For Instructors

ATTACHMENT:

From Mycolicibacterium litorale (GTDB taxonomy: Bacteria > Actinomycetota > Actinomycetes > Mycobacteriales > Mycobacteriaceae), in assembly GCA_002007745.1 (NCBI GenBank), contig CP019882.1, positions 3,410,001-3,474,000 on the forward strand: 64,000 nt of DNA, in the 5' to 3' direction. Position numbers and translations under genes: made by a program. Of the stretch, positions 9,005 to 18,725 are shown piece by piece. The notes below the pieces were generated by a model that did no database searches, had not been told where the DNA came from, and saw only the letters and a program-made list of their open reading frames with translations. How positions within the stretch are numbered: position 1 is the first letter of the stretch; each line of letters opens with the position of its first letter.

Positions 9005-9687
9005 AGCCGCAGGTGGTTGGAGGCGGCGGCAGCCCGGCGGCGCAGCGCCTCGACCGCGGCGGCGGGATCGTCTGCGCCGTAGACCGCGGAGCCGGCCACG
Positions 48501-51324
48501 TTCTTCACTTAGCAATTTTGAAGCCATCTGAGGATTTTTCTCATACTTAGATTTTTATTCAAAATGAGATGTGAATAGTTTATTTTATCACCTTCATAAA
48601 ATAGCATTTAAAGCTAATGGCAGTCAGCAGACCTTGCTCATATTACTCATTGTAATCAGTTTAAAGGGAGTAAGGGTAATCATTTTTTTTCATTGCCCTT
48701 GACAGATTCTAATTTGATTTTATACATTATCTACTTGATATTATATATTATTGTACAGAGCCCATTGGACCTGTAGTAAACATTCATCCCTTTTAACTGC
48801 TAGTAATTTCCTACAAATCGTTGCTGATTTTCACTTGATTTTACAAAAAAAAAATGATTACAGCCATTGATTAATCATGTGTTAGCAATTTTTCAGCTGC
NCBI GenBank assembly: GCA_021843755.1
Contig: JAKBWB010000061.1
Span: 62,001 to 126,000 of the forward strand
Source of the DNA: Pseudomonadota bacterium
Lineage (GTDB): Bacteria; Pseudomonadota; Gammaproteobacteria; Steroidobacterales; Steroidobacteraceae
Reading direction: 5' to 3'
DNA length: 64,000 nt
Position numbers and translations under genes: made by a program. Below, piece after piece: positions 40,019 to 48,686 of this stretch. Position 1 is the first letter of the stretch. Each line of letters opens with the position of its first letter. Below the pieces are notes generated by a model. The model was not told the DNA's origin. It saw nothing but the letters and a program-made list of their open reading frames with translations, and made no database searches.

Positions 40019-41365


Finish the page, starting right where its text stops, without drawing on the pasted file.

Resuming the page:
making due, accepting reality, working with the shortcomings at hand...define it as you will, but there are times when you really just must concede that you will just have to do the best you can with what you have. I did. And while it's not perfection, it is good enough. A second xray of my recently busted ankle confirms no fracture of the bones. Great news, you might say, but for me I was hoping for a little black and white evidence for the amount of bruising, swelling and pain I'm experiencing right now. The moto that flipped on my foot was heavy and vicious in it's acceleration, leaving me standing, yet with small stones embedded in the top of my foot. You'd think something would have cracked, but I am realizing that torn ligaments are maybe not given their due. Remedy for my bed-ridden, leg up depression? Look forward to something and do something I love. I run my own studio and have no subs. No customers, no income, but I've never said I do this for an income - my air conditioner eats up any profit I make. But I love it with all my heart and soul, to offer classes to people who are fiercely loyal. So I got out my customer list and put it out there: I would teach a the bike. got a great response - even from that new gal who hadn't been in yet. My challenge was to just shut up and not try to overly convince her that this is unusual. She could just have her experience and make up her mind if this was for her or not. Once committed I got myself set up with a big ball to sit on (note to self: bad choice....the ball is quite challenging if you only have one good foot and one terribly painful foot...I found myself depending on my bad foot a few too many breathtaking times). I took out a favorite playlist and did a quick note across the song list to make sure I set out long sessions of exploration. . . like "count your own jumps in this much time..." ".5 K surge/.5k off for the next 11 minutes using the spinning monitors mounted to the bike..." "quick and lively legs for the next 6 minutes, 95rpm with a challenge gear for that cadence..." I put the lights down lower than I normally have them to help focus the ride on them and not on me, sitting on my hobby horse, and I kept my speaking to a minimum, with brief, clear expectations for challenge and permission to back off. It was less technique than I usually teach and more "let yourself explore your edge," more typical of classes I often dismiss here in these blogs. . . you know what I mean? less a training session and more of a group fitness cardio workout. oi. did I just say that? me? But you know what? In the end, I honor the need for consistency I've seen growing in my clients and I'm fairly confident that if you asked them, they would say "yes" they noticed a difference from my usual coaching style, especially being totally off the bike, but that they got what they came for; a good sweat, an hour of escape and another penny in the bank of fitness. I am typically a purist . . . but I'll have to concede . . . sometimes coping for the sake of continuity (and in my case sanity) is alright.



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